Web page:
Jessica Fino 16 Aug 2018 04:08pm

UK public distrust banks 10 years after crisis

The majority (66%) of the British public do not trust banks to work in their best interest

Moreover, 72% believe banks should have faced tougher penalties for their role in the 2007/08 financial crisis and 63% fear they may cause another one, according to a survey of 2,250 people.

The survey, commissioned by Positive Money and carried out by YouGov, comes ahead of the 10th anniversary of the collapse of Lehman Brothers on 15 September 2008.

Fran Boait, executive director of Positive Money said, “Despite the financial sector’s complacency, people know that nothing has really changed since the last crisis. As in the run up to the 2008 crash, banks are still making most of their money from gambling on property and other financial assets, paying themselves huge bonuses while things have got worse for everyone else.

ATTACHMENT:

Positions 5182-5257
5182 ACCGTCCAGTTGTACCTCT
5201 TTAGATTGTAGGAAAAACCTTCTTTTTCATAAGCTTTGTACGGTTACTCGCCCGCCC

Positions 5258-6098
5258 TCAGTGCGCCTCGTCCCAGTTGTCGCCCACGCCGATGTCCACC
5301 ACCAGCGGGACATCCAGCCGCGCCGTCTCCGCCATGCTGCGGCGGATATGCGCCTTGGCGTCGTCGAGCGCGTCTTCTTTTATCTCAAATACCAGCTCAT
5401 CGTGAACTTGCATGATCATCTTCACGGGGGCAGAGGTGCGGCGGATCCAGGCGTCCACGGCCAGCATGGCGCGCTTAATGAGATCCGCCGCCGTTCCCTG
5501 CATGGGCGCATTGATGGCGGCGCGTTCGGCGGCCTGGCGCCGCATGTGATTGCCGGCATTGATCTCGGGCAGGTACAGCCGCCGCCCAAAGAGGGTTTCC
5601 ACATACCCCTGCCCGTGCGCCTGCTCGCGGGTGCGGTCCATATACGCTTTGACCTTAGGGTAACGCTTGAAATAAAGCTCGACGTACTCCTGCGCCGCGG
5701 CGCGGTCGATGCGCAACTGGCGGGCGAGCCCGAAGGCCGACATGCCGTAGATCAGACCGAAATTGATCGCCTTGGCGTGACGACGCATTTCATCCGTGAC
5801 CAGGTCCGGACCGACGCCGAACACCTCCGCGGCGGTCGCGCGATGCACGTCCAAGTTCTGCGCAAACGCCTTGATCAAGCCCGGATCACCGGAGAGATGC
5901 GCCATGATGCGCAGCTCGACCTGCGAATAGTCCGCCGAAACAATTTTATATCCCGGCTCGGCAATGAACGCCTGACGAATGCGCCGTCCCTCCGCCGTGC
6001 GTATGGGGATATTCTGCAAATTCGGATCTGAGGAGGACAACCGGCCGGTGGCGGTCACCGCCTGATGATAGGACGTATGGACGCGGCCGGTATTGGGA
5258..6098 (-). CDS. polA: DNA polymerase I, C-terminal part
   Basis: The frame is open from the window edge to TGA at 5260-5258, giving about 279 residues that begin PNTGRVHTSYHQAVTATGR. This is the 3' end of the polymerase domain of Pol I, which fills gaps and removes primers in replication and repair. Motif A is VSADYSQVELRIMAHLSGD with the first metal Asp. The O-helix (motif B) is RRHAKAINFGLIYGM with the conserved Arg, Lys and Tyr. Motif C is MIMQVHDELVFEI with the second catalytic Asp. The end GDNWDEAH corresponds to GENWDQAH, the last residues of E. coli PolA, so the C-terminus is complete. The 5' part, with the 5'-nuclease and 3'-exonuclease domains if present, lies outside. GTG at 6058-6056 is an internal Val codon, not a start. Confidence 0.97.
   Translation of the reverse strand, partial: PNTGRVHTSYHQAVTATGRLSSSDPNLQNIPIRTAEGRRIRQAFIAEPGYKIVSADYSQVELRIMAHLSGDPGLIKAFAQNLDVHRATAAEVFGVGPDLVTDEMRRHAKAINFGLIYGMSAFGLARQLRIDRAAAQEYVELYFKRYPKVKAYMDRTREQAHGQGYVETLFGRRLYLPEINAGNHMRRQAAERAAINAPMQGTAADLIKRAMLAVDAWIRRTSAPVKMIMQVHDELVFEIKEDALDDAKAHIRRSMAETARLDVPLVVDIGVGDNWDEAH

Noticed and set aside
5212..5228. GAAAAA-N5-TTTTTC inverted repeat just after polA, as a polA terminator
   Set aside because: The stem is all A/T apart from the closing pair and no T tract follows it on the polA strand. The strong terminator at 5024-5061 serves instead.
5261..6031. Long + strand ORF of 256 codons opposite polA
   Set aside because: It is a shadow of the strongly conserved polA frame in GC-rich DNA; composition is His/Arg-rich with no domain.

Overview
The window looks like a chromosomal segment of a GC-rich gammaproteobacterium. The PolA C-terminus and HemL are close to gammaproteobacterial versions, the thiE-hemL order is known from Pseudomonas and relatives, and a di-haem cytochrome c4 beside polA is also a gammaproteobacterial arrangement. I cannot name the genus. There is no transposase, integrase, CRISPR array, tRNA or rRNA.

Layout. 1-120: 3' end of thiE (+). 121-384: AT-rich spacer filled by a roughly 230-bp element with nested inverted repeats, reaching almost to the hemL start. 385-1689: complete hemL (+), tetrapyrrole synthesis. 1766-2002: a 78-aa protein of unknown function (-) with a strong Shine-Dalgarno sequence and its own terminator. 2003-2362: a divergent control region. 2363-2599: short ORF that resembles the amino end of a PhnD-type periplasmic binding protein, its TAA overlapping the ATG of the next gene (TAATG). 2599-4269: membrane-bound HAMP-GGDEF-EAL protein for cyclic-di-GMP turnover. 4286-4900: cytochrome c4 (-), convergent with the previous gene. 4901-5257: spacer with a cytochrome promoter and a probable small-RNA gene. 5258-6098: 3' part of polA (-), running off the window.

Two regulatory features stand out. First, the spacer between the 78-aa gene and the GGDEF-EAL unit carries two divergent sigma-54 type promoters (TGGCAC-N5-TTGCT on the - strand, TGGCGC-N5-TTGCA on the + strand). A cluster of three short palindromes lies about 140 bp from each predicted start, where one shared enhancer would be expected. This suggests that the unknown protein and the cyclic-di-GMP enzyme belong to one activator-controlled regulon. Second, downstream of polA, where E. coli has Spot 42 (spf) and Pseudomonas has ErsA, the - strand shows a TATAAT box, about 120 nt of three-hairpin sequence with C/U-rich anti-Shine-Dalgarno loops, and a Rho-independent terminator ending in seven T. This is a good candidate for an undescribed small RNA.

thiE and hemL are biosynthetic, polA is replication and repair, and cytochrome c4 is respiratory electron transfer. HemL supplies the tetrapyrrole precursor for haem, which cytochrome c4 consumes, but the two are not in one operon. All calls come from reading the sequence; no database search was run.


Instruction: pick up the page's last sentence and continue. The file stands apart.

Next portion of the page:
“The 10th anniversary of the crisis must be an opportunity to change the banking sector so it works in the best interests of society. This may be the only way to avoid another financial crisis, that so many Britons fear.”

However, some banks are still dealing with the consequences of their actions before the financial crisis hit.

Last week, HSBC announced that it had settled an investigation with the Department of Justice (DoJ) for $765m, related to residential mortgage-backed securities it sold between 2005 and 2007.

The Royal Bank of Scotland paid $4.9bn to the DoJ in May to close an investigation related to the same mortgage-backed securities deals, and Barclays agreed to pay $2bn in March. Deutsche Bank paid $7.2bn in 2016 and JP Morgan paid $13bn in 2013.